Configuration Remap Plugin

This plugin allows you to override configuration directives dependent on remapping rules.

Purpose

Traffic Server provides a plethora of configuration options, but specifying the values of those options in records.yaml is global. All requests, regardless of the cache object or its origin, will be evaluated within the same collection of settings. Sometimes you may want Traffic Server to behave differently for portions of your cache.

Perhaps you have Negative Response Caching enabled, but you wish to greatly reduce the validity times for just one of your origin servers while allowing the rest of your origins to have their errors cached for long durations.

Or maybe you make use of Heuristic Expiration but require different fuzz times for various objects because of the nature of their content and expected lifetimes.

Any configuration directive which is overridable can be modified on a per-map basis with this plugin. This opens up a level of flexibility in your configurations for effectively managing and caching content with varied needs, without having to resort to multiple Traffic Server instances.

Installation

This plugin is considered stable and is included with Traffic Server by default. There are no special steps necessary for its installation.

Configuration

Configuration of this plugin is performed alongside the actual remapping rules which trigger the desired configuration directive changes. There are two methods available for specifying the actual directives and their modified values.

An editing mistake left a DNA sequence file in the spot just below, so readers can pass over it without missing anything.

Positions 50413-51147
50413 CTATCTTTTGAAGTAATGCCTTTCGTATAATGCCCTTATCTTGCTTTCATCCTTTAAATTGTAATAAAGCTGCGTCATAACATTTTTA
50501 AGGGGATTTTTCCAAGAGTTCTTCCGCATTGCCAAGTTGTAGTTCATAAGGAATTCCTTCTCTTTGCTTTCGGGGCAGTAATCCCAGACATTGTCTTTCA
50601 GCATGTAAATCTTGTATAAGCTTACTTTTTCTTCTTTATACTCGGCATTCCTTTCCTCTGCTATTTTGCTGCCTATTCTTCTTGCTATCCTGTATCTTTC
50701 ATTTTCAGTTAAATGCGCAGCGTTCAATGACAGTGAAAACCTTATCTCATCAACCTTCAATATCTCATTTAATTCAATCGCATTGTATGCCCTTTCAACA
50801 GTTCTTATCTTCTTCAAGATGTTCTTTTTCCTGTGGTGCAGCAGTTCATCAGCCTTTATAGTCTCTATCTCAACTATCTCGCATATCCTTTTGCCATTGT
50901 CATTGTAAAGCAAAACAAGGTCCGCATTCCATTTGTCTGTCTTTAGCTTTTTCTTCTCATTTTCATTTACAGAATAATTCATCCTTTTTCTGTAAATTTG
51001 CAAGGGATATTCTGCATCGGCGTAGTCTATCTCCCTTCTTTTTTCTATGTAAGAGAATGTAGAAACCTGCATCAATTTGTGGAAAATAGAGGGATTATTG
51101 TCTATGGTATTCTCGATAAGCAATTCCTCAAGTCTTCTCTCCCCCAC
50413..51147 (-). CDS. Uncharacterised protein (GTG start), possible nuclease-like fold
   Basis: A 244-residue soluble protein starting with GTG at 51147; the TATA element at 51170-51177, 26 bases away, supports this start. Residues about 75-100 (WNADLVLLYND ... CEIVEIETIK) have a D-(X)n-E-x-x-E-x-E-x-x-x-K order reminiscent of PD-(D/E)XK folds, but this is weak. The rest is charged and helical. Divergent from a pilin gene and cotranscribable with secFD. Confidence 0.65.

Inline Directives

In cases where you have very few remapping rules which modify directives, and they are modifying only a small number of directives, you may find it easiest to simply specify those directive changes in-line with your remapping rules. This is done by specifying key = value pairs, where the key is the configuration directive name and the value is its desired setting for the remapping rule.

For example, the enable proxy.config.url_remap.pristine_host_hdr for a single map rule, you would add the following to your remap.config:

map http://cdn.example.com/ http://origin.example.com/ \
    @plugin=conf_remap.so @pparam=proxy.config.url_remap.pristine_host_hdr=1

External Configuration

There may be situations in which you have many directives you wish to modify, or where multiple remapping rules perform the same directive changes. External configurations can simplify management of these rules, and help to reduce the possibility of transcription errors, or keeping all the directive settings in sync across all the remapping rules over time.

Instead of specifying the directives and their values in remap.config as you do with the in-line method, you place all the affected directives in a separate text file. The location and name is entirely up to you, but we’ll use /etc/trafficserver/cdn_conf_remap.config here. The contents of this file should mirror how configuration directives are written in records.yaml:

CONFIG proxy.config.url_remap.pristine_host_hdr INT 1

Your remap.config will then contain remapping rules that point to this external file:

map http://cdn.example.com/ http://some-server.example.com \
    @plugin=conf_remap.so @pparam=/etc/trafficserver/cdn_conf_remap.config

Your external configuration may contain as many directives as you wish.

Caveats

This plugin can only modify the values for those configuration directives which are overridable, meaning they are not fixed upon Traffic Server startup. While this generally shouldn’t prove too onerous a restriction, you should consult the individual directives’ documentation to confirm whether they may be overridden.

Further Reading

For more information about the implementation of overridable configuration directives, you may consult the developer’s documentation for TSHttpOverridableConfig.